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Other than climate change, can anything else unite Europe and China against Trump?

Some instant takeaways from the EU-China Summit. A timely show of unity, but little real change in interests.

Publishing date
02 June 2017

After a short but fruitful visit to Berlin Li Keqiang is now reaching the end of his trip to Europe, attending the EU-China summit in Brussels.

In Germany, Li left with a 2.7 billion gift in the form of Deutsche Bank’s commitment to invest in the Belt and Road Initiative.  In addition, the “reciprocity” concerns generally raised by the German government regarding China seemed to have been less prominent during this bilateral summit. The reason probably lies in Merkel and Li’s joint attempt to appear as the saviorus of multilateralism against an increasingly isolationist Trump.

In Brussels, China and Europe’s seemingly united vision of global priorities looked even more real after Trump’s announcement that the US would pull out of the Paris Agreement.  One could argue that Trump’s announcement was dreadfully timed, considering that the leaders of the other two largest economic blocs in the world happened to be together at the time of the announcement.

Based on the above, one could easily – but hastily – draw a rosy picture of EU-China relations. However, I have doubt that this is really the case, at least for the time being.

First, the European Commission has been negotiating a bilateral investment agreement (BIT) with China for nearly four years, but no indication of a successful conclusion has been given during this summit.

Second, European governments have recently approved the European Commission’s proposal to increase the arsenal of instruments available to fight against dumping. Chinese exports from overcapacity sectors are obviously the ultimate target.  Juncker’s meeting with Li does not seem to have softened the harshness of EU’s incoming anti-dumping measures.

All in all, other than showing unitedness against the US’s unilateralism, especially on climate change, the EU-China summit does not seem to have brought any measurable merging of interests between the EU and China. Europe’s disenchantment with Trump is probably too recent for the EU, a famously slow decision-maker , to pivot towards China just now. This will take much more time – and pain in its long-standing transatlantic Alliance with the US.

About the authors

  • Alicia García-Herrero

    Alicia García Herrero is a Senior Fellow at European think-tank BRUEGEL. She is also the Chief Economist for Asia Pacific at Natixis, and a non-resident Senior Follow at the East Asian Institute (EAI) of the National University Singapore (NUS). Alicia is also Adjunct Professor at the Hong Kong University of Science and Technology. Finally, she is a Member of the Council of Advisors on Economic Affairs to the Spanish Government and an advisor to the Hong Kong Monetary Authority’s research arm (HKIMR) among other advisory and academic positions.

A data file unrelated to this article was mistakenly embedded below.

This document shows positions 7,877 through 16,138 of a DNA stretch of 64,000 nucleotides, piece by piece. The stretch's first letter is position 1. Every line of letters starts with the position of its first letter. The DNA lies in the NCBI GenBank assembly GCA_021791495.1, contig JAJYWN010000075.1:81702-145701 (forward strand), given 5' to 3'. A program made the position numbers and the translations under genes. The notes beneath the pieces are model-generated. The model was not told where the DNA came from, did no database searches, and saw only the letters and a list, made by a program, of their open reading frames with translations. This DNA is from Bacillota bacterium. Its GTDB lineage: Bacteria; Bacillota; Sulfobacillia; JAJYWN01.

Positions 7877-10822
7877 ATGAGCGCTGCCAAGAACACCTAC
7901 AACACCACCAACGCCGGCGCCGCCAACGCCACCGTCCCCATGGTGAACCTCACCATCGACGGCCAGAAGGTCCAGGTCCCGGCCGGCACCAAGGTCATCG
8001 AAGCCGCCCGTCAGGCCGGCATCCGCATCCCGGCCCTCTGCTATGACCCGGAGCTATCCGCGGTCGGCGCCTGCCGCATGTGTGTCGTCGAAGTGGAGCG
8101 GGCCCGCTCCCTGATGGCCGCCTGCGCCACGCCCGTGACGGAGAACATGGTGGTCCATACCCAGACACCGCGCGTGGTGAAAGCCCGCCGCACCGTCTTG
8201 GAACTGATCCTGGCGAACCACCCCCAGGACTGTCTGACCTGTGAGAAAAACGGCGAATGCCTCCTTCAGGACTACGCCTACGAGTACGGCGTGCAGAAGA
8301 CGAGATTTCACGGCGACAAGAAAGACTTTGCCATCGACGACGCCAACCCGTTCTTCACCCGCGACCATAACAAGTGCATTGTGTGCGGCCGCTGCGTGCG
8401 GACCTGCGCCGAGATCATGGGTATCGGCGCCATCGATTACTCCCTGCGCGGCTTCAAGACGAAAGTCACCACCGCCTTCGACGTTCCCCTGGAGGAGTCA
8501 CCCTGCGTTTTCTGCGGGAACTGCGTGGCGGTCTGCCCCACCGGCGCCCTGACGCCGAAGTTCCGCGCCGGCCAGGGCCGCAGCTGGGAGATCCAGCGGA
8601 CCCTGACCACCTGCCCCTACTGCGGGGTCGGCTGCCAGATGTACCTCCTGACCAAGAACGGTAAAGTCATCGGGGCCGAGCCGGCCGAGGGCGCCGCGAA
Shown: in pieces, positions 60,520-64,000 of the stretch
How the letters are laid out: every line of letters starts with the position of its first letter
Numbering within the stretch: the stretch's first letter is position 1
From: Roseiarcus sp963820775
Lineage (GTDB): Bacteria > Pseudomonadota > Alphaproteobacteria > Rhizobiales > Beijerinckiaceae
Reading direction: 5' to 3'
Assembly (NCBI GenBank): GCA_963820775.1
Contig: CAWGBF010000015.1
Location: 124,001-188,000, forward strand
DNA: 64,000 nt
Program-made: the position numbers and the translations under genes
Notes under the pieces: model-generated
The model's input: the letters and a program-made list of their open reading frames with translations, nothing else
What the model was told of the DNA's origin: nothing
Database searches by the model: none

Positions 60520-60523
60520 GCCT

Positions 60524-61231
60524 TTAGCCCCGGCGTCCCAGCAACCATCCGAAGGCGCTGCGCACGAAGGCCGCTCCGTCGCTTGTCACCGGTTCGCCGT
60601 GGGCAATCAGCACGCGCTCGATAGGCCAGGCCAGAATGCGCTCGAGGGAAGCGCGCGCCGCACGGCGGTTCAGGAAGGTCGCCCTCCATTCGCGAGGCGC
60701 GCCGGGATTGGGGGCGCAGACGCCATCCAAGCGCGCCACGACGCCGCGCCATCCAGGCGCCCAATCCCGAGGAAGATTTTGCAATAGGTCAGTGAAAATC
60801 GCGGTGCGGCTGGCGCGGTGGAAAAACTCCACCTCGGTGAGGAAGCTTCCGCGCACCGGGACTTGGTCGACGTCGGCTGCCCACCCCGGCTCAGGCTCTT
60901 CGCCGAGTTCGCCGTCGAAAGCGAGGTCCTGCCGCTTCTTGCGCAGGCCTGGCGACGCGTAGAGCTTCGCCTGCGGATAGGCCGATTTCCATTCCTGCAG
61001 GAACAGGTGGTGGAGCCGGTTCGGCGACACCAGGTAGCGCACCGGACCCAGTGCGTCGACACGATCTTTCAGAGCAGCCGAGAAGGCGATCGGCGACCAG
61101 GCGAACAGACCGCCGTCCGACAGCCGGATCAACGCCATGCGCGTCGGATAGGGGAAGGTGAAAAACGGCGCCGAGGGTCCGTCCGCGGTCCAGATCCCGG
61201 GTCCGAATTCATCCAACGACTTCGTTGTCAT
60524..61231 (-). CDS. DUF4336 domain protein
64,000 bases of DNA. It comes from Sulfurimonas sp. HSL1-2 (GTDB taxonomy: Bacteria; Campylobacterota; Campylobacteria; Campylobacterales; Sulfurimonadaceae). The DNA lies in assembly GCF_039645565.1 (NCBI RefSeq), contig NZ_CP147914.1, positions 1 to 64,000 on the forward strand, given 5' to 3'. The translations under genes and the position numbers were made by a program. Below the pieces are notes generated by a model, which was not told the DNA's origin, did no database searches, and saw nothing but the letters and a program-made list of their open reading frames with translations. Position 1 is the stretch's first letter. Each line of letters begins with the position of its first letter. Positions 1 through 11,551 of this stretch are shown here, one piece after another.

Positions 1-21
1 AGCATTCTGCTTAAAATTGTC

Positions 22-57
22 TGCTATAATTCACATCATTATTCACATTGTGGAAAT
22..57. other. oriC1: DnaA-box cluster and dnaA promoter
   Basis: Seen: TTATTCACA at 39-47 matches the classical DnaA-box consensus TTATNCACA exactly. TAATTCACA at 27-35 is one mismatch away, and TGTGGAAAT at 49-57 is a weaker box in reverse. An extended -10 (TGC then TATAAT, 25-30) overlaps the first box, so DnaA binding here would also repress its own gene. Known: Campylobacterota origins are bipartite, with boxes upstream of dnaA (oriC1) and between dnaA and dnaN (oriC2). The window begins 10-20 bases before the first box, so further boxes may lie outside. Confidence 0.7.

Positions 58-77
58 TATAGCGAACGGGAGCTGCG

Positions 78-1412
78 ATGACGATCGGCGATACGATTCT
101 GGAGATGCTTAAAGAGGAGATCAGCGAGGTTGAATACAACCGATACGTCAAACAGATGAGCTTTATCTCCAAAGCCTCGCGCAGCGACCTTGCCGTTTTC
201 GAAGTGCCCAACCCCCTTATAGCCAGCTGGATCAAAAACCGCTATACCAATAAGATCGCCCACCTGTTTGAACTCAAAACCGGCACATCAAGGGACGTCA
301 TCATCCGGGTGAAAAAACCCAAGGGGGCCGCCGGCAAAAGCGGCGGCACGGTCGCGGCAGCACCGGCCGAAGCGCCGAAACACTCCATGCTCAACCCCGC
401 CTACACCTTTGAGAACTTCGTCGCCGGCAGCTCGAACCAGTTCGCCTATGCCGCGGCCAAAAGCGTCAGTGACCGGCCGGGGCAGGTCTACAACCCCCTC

In previous years, Alicia held the following positions: Chief Economist for Emerging Markets at Banco Bilbao Vizcaya Argentaria (BBVA), Member of the Asian Research Program at the Bank of International Settlements (BIS), Head of the International Economy Division of the Bank of Spain, Member of the Counsel to the Executive Board of the European Central Bank, Head of Emerging Economies at the Research Department at Banco Santander, and Economist at the International Monetary Fund. Alicia has maintained a part-time academic life throughout her career as Visiting Professor at John Hopkins University (SAIS program), at the China Europe International Business School (CEIBS) in Shanghai, Carlos III University in Madrid among others.

    Alicia holds a PhD in Economics from George Washington University and has published extensively in refereed journals and books (her publications can be found in ResearchGateGoogle ScholarSSRN or REPEC).

    Alicia is also very active in international media (Bloomberg and CNBC among others) as well as social media (Twitter and LinkedIn). Alicia was included in the TOP Voices in Economy and Finance by LinkedIn in 2017 and #6 Top Social Media leader by Refinitiv in 2020.

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